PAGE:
Calvinist materials now for many years, and most recently of course my
exchanges with several ardent Calvinists, I am all the more firmly
convinced that Calvinism simply does not put Jesus at the absolute
center of their “system.”

Am I suggesting that Calvinists don’t believe in
Jesus? No. That they don’t love Jesus? No. I’m simply saying that in
the Calvinist system of theology the “warm beating heart” is not to be
found, first and foremost, in Christ Jesus and the love and mercy of
the Gospel, the good news of forgiveness and new life and hope in Him.
For Calvinists it is my opinion that what “centers” them is not the
Gospel, so much as God’s eternal sovereign decrees. Am I saying God is
not sovereign? No. Am I saying God does not act sovereignly toward His
creation? No.

The concern I have with Calvinism is that the fuel
driving is train is not the  dynamite of the Gospel of Jesus, the love
of God, the kindness shown by God to us in Christ, but….in God’s
essence and glory, which Calvinists see most clearly in His
“sovereignty” but not actually in His grace, love and mercy in Christ.
Of course, they protest this assertion. They say, “But that’s what we
mean when we talk about sovereignty.” Well, I say, “Then let’s hear
more about Jesus and the Gospel and God’s life-giving love and kindness
and mercy in Christ.”

I believe that the New Testament clearly indicates
that we can not, and must not, look any farther than Jesus Christ when
we talk about God. All talk of God that drifts free of Christ and Him
crucified leads in a wrong direction. Jesus Christ is the only way we
know God as He wants to be known. We are not to try to peer past, or
around, or above Jesus and try to look into the hidden counsels of God.
And his is precisely where I think Calvinism as a system is highly
Is referring to Calvinism as a system unfair? I’m sure it could be so
in some senses, but, as one Calvinist web site puts it succinctly:

Calvinism is the name applied to the system of thought which has come
down to us from John Calvin. He is recognized as the chief exponent of
that system, although he is not the originator of the ideas set forth
in it. The theological views of Calvin, together with those of the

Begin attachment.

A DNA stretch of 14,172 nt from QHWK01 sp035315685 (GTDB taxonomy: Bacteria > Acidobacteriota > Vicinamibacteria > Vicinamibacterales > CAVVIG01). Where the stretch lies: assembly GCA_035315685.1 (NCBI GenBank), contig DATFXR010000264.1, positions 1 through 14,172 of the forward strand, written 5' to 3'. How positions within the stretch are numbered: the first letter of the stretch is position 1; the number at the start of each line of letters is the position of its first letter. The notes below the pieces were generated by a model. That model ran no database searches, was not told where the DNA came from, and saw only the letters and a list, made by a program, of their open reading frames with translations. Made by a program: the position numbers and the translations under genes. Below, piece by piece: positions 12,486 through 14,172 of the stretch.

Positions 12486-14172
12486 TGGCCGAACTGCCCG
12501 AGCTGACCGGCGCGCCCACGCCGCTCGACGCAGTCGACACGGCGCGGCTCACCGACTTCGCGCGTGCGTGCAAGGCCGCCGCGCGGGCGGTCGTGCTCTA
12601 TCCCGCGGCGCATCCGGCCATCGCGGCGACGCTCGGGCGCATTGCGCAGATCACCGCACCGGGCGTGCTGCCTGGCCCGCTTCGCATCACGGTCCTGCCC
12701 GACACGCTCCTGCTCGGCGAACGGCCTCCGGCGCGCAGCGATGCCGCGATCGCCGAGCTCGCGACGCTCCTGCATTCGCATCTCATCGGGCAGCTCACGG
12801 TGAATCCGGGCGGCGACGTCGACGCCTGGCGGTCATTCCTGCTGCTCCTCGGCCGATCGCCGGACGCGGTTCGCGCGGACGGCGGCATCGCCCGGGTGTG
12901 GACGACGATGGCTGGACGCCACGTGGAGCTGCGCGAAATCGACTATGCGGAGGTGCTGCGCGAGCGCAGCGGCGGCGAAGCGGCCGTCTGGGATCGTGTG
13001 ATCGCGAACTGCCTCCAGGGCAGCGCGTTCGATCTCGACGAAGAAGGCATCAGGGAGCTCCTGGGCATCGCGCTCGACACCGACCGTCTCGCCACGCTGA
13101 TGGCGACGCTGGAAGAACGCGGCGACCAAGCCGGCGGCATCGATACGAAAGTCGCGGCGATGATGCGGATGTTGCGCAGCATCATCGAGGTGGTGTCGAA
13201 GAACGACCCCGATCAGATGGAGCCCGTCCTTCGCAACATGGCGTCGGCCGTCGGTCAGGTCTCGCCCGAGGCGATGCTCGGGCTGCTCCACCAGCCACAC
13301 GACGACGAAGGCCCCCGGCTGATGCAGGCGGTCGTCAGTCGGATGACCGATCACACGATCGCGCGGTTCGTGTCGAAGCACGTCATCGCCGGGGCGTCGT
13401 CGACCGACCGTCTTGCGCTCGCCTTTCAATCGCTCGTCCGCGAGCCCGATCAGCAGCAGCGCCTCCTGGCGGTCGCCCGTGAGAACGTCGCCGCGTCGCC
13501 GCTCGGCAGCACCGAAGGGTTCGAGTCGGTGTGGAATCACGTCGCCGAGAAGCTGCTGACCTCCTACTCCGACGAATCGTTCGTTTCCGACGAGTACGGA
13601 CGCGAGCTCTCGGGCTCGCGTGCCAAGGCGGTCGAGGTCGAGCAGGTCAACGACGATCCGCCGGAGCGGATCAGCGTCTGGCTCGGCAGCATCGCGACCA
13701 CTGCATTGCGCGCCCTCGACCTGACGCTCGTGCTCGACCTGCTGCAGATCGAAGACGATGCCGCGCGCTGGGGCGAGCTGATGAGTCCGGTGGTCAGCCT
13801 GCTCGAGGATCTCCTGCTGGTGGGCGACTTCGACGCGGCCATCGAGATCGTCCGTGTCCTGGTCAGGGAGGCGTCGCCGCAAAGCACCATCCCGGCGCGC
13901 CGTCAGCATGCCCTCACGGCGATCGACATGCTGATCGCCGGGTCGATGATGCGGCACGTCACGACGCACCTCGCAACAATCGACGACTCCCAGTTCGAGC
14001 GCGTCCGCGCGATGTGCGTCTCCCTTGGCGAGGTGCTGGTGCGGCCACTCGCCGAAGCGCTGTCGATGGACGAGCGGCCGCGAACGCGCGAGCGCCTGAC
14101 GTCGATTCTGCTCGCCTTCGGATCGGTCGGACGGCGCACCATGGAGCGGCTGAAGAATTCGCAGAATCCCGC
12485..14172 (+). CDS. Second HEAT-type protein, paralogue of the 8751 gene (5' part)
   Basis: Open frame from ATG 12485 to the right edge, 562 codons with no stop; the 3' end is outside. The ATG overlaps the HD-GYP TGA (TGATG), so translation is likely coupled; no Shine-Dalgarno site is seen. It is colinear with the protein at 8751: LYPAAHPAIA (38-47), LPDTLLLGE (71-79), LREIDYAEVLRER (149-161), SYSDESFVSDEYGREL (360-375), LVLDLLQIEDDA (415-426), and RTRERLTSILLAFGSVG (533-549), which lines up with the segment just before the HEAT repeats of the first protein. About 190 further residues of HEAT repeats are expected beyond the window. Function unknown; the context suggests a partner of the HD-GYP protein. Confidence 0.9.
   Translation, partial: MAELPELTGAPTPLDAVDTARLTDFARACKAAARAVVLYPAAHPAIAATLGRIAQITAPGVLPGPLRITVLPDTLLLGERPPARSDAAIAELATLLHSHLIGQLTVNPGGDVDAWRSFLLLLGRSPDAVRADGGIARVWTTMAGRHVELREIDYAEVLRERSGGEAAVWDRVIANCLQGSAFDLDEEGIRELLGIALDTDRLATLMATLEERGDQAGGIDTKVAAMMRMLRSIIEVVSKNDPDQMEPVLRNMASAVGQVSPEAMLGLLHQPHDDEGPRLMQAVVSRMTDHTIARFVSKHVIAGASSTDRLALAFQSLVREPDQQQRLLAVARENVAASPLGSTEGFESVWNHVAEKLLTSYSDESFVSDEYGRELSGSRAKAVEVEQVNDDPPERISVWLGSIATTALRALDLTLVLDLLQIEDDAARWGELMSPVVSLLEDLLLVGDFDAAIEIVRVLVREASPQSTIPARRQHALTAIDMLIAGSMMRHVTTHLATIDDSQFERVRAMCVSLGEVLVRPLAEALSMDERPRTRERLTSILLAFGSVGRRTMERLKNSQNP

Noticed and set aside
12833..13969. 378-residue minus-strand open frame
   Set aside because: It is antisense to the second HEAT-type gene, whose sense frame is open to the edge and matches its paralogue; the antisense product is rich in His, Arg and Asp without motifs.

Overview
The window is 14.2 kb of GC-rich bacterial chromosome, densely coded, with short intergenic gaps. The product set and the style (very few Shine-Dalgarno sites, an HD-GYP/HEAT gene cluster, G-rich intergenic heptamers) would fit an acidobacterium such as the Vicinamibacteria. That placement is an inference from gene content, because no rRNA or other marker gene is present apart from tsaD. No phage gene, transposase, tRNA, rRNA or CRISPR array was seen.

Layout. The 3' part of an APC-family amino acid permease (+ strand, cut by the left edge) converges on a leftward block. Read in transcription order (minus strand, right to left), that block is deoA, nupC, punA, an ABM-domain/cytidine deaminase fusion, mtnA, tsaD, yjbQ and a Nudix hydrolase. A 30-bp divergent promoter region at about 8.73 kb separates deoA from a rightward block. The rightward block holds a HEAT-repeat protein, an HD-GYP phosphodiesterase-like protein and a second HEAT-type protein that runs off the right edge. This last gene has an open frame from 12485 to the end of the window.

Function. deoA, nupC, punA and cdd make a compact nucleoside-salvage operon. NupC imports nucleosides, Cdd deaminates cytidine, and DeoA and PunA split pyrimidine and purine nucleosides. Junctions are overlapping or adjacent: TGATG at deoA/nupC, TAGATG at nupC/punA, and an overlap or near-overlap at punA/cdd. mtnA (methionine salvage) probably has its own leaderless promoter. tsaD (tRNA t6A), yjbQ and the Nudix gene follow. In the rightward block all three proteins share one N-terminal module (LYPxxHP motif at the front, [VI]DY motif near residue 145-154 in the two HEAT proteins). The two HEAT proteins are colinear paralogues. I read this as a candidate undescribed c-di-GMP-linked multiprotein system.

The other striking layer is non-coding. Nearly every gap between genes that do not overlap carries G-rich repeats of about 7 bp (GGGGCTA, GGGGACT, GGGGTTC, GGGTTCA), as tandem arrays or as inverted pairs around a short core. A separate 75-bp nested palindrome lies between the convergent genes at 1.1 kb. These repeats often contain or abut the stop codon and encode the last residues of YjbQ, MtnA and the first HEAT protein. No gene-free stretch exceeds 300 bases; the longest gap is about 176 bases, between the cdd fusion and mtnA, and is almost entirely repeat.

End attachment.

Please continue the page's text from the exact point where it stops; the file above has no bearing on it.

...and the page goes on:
other great leaders of the Protestant Reformation, are known to be a
revival of Augustinianism, which in its turn was only a revival of the
teachings of St. Paul centuries previous. But it was Calvin who, for
modern times, first gave the presentation of these views in systematic
form and with the specific application which since his day has become
known to us as Calvinism.

is this “system” that has me worried for my Calvinist brethren, for it
seems to me that this “system” is quite a bit more concerned first with
an articulation of the eternal decrees and hidden counsels of God than
with putting Christ Jesus at the heart and center. Please let me

Calvinism concerns itself first with God’s glory and
making sure God gets what God deserves: glory. A noble goal! But, is
this truly the New Testament presentation of what is at the heart of
Christianity? It would, to me, seem to be working things from the wrong
direction. We are not given, first, to know and contemplate God in
Himself, but rather as He has chosen finally to reveal Himself to us,
and that He has done through His Son, Jesus Christ. This is not a
“system” this is a Person, the  God-Man, Christ Jesus our Lord.
Beginning with God’s glory is stepping off on the wrong foot.

Consider this explanation of Calvinism’s “beating heart”

central thought of Calvinism is, therefore, the great thought of
God. Someone has remarked: Just as the Methodist places in the